Did you know that one in ten Europeans is conceived in an IKEA bed? Can you guess in which city the IKEA store management had to designate a "match-making corner" for the many middle-aged singles congregating in the store? We read the recent New Yorker article on IKEA and pulled out the answer to this question and more random facts below the jump…
The answer to the question above: a Shanghai IKEA recently designated a "match-making corner." The New Yorker article "House Perfect; Is the IKEA ethos comfy or creepy?" by Lauren Collins provided an exhaustive history of IKEA, along with many fascinating stories and facts. The article even quoted our very own Maxwell Gillingham-Ryan as stating: "A brand-new IKEA store that's fully stocked can be a happy place, but one that's been trampled by the crowds on a Saturday is an ugly place to be."
More Interesting IKEA Facts from The New Yorker:
1. The IKEA museum in Almhult contains a file cabinet filled with "unfortunate" IKEA product names, including Anis, Dick and Fanny.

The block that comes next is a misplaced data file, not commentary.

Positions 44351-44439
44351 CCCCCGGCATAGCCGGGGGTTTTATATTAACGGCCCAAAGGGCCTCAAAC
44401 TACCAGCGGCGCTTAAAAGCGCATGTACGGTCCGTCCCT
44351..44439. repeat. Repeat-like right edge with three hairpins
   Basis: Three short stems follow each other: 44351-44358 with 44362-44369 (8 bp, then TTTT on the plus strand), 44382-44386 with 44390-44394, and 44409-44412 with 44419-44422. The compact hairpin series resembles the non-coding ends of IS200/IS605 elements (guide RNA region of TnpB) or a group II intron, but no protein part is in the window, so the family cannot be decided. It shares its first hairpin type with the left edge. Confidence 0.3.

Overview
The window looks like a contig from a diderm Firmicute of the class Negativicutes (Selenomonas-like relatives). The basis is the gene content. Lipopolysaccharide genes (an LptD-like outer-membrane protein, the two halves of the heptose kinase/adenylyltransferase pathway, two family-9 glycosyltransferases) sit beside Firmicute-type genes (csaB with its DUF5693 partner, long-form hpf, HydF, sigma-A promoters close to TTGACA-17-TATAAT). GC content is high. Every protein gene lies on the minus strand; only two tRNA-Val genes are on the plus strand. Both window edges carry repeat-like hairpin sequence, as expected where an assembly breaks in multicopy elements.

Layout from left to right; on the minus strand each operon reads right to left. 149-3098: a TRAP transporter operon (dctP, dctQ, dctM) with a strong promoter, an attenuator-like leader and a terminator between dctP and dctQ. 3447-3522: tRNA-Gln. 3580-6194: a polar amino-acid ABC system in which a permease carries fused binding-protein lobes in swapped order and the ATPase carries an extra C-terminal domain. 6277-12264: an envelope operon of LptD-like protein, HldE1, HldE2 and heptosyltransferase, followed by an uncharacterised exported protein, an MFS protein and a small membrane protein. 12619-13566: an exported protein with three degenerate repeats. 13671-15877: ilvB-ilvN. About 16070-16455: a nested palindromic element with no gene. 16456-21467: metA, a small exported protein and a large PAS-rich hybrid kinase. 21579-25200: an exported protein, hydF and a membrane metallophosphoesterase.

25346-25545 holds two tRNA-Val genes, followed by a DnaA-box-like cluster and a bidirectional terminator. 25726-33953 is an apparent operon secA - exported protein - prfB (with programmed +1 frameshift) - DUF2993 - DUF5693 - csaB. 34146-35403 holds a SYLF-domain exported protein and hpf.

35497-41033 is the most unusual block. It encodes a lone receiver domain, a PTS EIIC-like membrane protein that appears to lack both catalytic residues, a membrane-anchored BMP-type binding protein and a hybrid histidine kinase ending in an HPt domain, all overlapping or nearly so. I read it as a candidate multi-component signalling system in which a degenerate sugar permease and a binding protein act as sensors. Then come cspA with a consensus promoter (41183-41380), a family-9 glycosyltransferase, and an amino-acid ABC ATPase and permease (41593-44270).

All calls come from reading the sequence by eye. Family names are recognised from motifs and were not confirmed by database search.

2. The IKEA catalogue is only slightly less popular than Harry Potter books.
3. IKEA is the third largest consumer of wood in the world, ahead of Walmart and behind Home Depot and Lowe's.
4. Last year IKEA's business in China grew by twenty per cent. IKEA sells certain products tailored to Chinese clientele, including water fountains, chopsticks and mosquito nets.
5. The LACK table (introduced in 1979) and the BILLY bookshelf are the most iconic IKEA products.
6. The founder, Ingvar Kamprad, is 85 years old and is referred to as "The Founder" or "Ingvar"
7. Ingvar Kamprad opened the first IKEA store in Almhult, Sweden in 1953.
8. IKEA invented flat pack furniture in 1951, when an employee took the legs off of a table trying to get it into his Volvo.
• IKEA staff conduct thousands of yearly "home visits" where they visit customers' homes (in exchange for an IKEA credit voucher) to find out what frustrates customers about IKEA products.
READ MORE: House Perfect; Is the IKEA ethos comfy or creepy?
Image: via IKEA as Status Symbol?